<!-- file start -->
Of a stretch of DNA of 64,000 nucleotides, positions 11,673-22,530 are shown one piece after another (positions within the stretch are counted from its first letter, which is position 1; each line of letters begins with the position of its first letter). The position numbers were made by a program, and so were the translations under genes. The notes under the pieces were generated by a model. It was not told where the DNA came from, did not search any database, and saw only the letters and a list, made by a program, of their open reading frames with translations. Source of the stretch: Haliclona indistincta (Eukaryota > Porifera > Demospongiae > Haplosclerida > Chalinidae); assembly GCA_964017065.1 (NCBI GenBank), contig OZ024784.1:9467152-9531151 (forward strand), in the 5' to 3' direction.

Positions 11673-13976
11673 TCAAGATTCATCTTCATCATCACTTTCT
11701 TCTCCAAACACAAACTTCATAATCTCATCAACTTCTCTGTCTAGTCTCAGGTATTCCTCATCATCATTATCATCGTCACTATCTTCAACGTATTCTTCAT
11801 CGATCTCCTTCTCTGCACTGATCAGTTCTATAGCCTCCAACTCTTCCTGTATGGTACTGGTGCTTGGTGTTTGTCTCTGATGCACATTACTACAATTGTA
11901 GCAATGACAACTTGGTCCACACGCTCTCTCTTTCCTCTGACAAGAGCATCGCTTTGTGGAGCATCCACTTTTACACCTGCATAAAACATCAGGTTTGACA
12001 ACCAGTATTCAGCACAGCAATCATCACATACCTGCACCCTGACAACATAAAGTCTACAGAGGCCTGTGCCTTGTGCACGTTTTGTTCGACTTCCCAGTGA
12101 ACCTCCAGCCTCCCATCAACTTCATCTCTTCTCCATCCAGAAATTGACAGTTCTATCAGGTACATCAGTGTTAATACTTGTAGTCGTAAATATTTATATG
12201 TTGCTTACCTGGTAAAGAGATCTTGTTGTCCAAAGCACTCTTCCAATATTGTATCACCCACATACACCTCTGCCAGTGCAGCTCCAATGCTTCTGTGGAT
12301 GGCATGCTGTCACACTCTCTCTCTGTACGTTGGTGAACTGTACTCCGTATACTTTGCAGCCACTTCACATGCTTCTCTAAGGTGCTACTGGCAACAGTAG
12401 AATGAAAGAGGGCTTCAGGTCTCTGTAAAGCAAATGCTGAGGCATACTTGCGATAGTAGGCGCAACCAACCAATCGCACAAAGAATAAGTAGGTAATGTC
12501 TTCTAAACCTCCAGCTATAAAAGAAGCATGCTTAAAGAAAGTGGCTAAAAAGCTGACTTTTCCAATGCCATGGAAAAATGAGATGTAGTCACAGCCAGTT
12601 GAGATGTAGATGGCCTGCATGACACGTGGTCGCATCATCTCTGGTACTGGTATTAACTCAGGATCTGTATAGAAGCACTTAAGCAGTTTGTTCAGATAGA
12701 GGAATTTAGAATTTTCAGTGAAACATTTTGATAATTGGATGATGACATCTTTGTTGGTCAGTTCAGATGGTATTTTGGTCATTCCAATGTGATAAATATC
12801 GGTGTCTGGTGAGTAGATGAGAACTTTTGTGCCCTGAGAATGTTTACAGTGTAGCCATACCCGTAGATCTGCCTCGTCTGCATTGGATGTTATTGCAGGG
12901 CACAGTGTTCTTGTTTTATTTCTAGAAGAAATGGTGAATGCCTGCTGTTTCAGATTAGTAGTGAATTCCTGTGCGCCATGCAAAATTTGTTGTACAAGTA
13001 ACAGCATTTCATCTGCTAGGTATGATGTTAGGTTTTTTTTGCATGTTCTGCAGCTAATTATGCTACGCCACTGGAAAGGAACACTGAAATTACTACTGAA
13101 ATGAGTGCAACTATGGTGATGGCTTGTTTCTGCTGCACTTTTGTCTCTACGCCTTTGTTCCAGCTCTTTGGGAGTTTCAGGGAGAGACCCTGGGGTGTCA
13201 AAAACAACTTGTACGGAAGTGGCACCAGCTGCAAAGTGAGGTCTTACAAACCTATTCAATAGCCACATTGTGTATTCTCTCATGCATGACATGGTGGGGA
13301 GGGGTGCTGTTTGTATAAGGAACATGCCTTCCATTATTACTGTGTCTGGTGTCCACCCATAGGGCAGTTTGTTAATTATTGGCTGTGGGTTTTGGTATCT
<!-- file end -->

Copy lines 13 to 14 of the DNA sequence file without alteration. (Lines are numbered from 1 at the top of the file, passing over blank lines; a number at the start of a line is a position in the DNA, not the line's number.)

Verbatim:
12601 GAGATGTAGATGGCCTGCATGACACGTGGTCGCATCATCTCTGGTACTGGTATTAACTCAGGATCTGTATAGAAGCACTTAAGCAGTTTGTTCAGATAGA
12701 GGAATTTAGAATTTTCAGTGAAACATTTTGATAATTGGATGATGACATCTTTGTTGGTCAGTTCAGATGGTATTTTGGTCATTCCAATGTGATAAATATC